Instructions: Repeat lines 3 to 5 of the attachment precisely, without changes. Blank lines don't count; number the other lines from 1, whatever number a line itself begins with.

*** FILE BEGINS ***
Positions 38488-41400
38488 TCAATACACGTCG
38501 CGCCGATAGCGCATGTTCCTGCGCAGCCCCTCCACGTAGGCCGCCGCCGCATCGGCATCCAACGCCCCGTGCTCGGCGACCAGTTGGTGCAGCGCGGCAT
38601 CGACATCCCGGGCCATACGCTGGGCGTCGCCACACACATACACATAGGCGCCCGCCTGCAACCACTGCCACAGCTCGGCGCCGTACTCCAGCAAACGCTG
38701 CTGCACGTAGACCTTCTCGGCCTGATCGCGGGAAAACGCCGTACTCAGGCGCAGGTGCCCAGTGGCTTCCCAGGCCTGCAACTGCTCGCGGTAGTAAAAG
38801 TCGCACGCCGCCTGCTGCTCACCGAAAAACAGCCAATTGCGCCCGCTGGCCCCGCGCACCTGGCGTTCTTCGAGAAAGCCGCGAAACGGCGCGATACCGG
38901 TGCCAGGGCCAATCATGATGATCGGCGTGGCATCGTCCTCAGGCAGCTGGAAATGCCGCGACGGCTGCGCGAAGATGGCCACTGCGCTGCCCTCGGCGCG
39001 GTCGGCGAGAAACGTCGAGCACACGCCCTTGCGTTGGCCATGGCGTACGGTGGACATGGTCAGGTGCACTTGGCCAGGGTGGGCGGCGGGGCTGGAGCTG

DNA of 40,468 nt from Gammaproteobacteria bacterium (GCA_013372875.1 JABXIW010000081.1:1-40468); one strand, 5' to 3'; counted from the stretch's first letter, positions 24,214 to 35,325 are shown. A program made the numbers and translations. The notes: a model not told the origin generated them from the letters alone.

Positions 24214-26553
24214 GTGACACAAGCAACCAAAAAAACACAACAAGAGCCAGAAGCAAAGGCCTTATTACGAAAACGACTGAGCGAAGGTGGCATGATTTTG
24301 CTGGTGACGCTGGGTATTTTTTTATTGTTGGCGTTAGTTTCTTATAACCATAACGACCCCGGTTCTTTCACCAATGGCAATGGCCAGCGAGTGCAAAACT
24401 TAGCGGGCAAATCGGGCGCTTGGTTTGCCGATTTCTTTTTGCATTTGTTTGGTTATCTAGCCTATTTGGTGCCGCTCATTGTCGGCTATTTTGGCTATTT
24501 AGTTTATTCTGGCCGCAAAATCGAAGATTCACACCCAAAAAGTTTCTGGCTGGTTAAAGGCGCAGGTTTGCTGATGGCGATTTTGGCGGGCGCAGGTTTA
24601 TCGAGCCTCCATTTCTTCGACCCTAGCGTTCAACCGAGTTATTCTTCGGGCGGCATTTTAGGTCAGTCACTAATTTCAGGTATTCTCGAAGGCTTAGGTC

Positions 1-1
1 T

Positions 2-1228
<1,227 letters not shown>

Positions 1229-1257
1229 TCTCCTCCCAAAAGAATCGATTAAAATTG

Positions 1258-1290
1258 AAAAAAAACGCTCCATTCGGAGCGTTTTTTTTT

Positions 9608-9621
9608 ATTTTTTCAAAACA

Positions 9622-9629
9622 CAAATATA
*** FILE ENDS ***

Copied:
38501 CGCCGATAGCGCATGTTCCTGCGCAGCCCCTCCACGTAGGCCGCCGCCGCATCGGCATCCAACGCCCCGTGCTCGGCGACCAGTTGGTGCAGCGCGGCAT
38601 CGACATCCCGGGCCATACGCTGGGCGTCGCCACACACATACACATAGGCGCCCGCCTGCAACCACTGCCACAGCTCGGCGCCGTACTCCAGCAAACGCTG
38701 CTGCACGTAGACCTTCTCGGCCTGATCGCGGGAAAACGCCGTACTCAGGCGCAGGTGCCCAGTGGCTTCCCAGGCCTGCAACTGCTCGCGGTAGTAAAAG